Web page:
Once the wine has fully evaporated start to add some boiling water or the cooking water from your
vegetables on the stove - this will add extra flavour, as it will be rich in nutrients. Continue to add
liquid and keep stirring till a smooth sauce is formed. You will need between one and two cups of
liquid for the sauce. Turn the heat down then simmer for 10 minutes allowing the flour to cook out
and this gets rid of that floury taste. There may be some juices that have settled under the lamb
roast, add these into the gravy. Check the seasoning and adjust if necessary with more salt and
pepper. Strain through a fine sieve and pour into a warm sauceboat.

SIDES: Roast potatoes are essential (the recipe follows). Green vegetables are must as well - beans
plunged into boiling salted water for 5 minutes or sweet baby peas, drained and tossed in a bowl
with some sliced mint, a knob of butter and a squeeze of lemon juice with sea salt.
I also like roast or glazed whole baby carrots.


This recipe can be applied to all manner of root vegetables, Kumara, Pumpkin, Carrots, Parsnips, etc.
Just remember that some of the vegetables will not take as long to cook depending on the size, they
are cut, and roast pumpkin can go a little mushy if handled too much.

750gm Roasting Potatoes, peeled or not, I prefer Agria.
3 Tbsp Grapeseed Oil or Olive Oil
3 Tbsp Butter
A good sprinkling of flaky Sea Salt
A few good grinds of black pepper
A good handful of fresh Rosemary, stalks removed and finely chopped

Preheat the oven to 200C. Cut the potatoes into quarters lengthwise. It is important that the potatoes
are as dry as possible so as the potatoes do not stick to the tray. Throw everything into a good size,
roasting tray, and using your hands, give it a good toss until everything is well combined. Roast for 20
minutes and using a spatula or fish slice scrape the potatoes off the bottom of the tray, tossing everything all around to recoat the potatoes with the oils. Continue cooking and turn the potatoes every 10 minutes or so until nicely caramelised and golden brown all over and the potatoes are tender.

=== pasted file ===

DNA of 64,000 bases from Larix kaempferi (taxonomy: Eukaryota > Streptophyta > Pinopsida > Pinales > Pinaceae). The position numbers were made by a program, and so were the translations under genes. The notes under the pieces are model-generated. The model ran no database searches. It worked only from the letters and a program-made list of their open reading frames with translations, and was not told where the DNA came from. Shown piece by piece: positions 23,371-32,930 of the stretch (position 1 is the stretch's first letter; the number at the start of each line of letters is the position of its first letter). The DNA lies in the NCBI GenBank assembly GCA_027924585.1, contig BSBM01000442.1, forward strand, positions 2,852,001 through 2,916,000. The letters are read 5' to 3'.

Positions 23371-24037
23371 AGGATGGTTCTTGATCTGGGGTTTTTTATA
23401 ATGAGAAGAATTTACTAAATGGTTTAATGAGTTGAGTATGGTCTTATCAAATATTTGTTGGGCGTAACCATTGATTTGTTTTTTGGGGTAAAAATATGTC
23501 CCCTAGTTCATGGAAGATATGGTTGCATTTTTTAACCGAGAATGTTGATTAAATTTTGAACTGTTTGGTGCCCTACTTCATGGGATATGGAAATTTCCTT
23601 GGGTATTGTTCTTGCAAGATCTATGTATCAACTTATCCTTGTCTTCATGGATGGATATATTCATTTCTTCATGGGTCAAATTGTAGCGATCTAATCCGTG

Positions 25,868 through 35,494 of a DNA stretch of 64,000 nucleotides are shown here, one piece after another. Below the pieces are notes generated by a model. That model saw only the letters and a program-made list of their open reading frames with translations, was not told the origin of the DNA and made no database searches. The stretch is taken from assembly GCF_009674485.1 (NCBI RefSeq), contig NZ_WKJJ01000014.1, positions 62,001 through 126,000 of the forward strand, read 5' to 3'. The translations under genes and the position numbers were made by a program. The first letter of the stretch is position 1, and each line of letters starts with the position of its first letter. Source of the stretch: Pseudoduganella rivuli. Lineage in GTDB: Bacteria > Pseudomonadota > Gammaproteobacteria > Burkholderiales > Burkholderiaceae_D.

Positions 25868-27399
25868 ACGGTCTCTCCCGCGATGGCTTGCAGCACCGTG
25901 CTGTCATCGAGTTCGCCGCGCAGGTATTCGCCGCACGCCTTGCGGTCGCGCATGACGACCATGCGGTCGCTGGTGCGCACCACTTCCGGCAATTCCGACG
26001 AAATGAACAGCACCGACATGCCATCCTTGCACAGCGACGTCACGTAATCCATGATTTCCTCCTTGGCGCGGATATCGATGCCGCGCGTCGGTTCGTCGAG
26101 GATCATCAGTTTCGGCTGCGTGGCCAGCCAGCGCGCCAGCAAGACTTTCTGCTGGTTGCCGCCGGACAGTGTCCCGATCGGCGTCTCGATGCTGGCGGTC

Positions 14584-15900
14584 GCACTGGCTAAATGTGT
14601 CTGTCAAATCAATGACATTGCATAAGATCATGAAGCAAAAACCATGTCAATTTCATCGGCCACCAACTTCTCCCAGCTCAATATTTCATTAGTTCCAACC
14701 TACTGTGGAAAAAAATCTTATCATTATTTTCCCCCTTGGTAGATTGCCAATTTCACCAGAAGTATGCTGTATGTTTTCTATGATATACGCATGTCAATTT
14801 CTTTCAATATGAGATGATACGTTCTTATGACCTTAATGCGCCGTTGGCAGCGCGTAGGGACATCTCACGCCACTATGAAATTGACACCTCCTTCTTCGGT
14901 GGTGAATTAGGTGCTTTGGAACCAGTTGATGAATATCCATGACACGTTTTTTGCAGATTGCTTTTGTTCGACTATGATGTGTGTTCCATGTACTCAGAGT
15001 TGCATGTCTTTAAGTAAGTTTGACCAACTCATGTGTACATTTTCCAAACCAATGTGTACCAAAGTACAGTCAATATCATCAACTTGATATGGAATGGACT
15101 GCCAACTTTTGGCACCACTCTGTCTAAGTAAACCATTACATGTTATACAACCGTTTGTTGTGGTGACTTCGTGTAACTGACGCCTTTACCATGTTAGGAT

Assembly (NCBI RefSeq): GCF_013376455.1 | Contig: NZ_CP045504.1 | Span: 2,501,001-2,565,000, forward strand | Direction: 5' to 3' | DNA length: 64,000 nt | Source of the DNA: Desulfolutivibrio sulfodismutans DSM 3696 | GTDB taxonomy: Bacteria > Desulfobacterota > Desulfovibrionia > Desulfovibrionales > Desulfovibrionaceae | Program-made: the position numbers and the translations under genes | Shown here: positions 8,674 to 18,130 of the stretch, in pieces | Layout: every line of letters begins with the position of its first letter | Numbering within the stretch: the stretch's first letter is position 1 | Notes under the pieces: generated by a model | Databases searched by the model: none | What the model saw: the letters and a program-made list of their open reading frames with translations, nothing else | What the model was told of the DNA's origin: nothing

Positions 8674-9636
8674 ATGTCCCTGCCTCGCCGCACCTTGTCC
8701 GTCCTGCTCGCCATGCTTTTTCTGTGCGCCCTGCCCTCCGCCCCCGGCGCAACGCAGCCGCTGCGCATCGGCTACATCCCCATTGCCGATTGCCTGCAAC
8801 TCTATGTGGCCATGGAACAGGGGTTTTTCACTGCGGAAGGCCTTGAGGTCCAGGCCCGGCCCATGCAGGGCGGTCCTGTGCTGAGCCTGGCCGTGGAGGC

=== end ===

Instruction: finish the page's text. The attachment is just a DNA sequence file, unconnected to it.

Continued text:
WINE Kaituna Valley Pinot Noir


2 x 350gr Whitestone Brie, cut into four pieces or use one whole wheel
A mixture of fresh summer berries; Strawberries, Blueberries, Raspberries, Red and Black
Currants, whatever is in season.
1 Cup Caster Sugar
1/2 Cup Water

Place the wheel of cheese in the centre of a plate or cut the cheese into 8 even wedges. Put the berries
on top of the cheese.

Make the caramel. Be very very careful when working with boiling sugar! It can cause serious burns.
Put the water into a heavy-based, deep saucepan, preferably stainless steel as this will allow you to see  the colour changes in the caramel. Sprinkle in the sugar and, over a low heat, slowly dissolve the sugar,  stirring occasionally.

It is important to dissolve the sugar completely, as once the syrup starts to boil any sugar crystals can turn the caramel grainy. Use a wet pastry brush to brush any crystals from the sides of the pan. Increase the heat and bring the syrup to a simmer. Continue to simmer briskly and after around 15 minutes the syrup will start to colour. Swirl the pan occasionally to ensure an even colour, but don't stir.

Once it is a deep amber (4-5 minutes more), take off the heat and immediately place the base of the pan in a cold-water bath to stop the caramel cooking (it will hiss). It is now ready to use. Remember if any water gets into the caramel it will explode!

TO SERVE: Carefully spoon the caramel over the berries. It will set and go hard like toffee.